A molecular subtype of bladder cancer resembles breast cancer

Bladder cancer is the fourth most common cancer among men in the United States. While low-grade tumors have a very favorable prognosis, muscle-invasive and metastatic tumors have poorer survival rates.

In this month's issue of JCI Insight, William Kim, Benjamin Vincent, and a research team from the University of North Carolina characterized a new subtype of muscle-invasive that shares molecular signatures with some forms of breast cancer. A subset of triple-negative breast cancers express low levels of the tight junction protein claudin. The UNC researchers now document that claudin-low tumors represent a specific subtype of bladder cancer as well.

Using data from the The Cancer Genome Atlas (TCGA) urothelial bladder carcinoma data set, they found that claudin-low tumors express high levels of immune-related genes, but also show a strong signature of immunosuppression. These finding suggest that claudin-low bladder cancers may be particularly responsive to immunotherapy-based treatments that derepress the immune system.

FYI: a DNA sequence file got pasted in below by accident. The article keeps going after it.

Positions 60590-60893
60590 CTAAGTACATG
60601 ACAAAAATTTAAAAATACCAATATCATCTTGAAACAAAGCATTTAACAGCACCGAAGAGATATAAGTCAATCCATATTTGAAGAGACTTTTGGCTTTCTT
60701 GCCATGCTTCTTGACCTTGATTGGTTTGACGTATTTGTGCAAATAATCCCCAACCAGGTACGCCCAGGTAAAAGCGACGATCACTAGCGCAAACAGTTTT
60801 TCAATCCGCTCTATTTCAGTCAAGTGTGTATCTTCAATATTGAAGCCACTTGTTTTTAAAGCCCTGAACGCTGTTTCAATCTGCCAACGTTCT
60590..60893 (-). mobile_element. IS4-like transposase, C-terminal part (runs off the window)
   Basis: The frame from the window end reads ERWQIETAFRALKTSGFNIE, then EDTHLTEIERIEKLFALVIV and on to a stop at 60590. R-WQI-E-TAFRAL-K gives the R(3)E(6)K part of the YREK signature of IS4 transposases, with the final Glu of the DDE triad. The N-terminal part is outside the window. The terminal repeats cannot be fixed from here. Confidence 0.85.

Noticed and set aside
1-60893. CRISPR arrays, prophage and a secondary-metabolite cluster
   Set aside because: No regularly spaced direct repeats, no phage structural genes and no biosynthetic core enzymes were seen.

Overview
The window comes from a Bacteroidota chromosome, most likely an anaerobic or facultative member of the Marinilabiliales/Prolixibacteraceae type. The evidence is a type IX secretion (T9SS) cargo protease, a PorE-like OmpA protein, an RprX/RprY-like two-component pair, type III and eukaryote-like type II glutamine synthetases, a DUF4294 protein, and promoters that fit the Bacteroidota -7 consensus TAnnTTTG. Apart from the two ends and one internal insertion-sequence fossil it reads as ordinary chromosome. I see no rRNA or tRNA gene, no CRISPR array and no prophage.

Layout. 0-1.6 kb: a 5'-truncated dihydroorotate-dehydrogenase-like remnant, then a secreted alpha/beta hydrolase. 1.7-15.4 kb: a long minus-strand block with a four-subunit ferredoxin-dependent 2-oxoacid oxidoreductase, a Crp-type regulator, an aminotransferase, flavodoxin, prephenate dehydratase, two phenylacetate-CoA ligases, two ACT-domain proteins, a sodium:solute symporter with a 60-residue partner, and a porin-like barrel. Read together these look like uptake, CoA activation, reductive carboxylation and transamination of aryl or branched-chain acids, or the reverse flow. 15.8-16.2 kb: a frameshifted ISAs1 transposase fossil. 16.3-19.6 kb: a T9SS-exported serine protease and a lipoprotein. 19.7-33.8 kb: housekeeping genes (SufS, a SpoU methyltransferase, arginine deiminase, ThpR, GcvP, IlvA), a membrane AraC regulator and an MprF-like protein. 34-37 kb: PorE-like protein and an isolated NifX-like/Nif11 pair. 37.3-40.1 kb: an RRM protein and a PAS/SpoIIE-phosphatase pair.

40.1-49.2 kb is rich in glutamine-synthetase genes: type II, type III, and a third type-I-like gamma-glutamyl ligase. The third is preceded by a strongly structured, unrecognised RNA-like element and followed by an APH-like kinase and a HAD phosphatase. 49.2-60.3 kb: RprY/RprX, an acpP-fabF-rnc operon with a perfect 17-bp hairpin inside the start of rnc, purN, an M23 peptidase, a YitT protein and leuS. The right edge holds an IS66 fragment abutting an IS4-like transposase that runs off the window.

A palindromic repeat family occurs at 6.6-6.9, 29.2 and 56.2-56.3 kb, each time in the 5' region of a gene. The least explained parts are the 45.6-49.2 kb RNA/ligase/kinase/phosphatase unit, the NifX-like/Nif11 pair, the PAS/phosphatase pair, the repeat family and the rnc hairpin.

Future studies will be needed to clinically test immune checkpoint inhibitors in this population.

Citation: A molecular subtype of bladder cancer resembles breast cancer (2016, March 17) retrieved 29 November 2022 from https://medicalxpress.com/news/2016-03-molecular-subtype-bladder-cancer-resembles.html
This document is subject to copyright. Apart from any fair dealing for the purpose of private study or research, no part may be reproduced without the written permission. The content is provided for information purposes only.

Explore further

Understanding the role of human polyomaviruses in cancer


Feedback to editors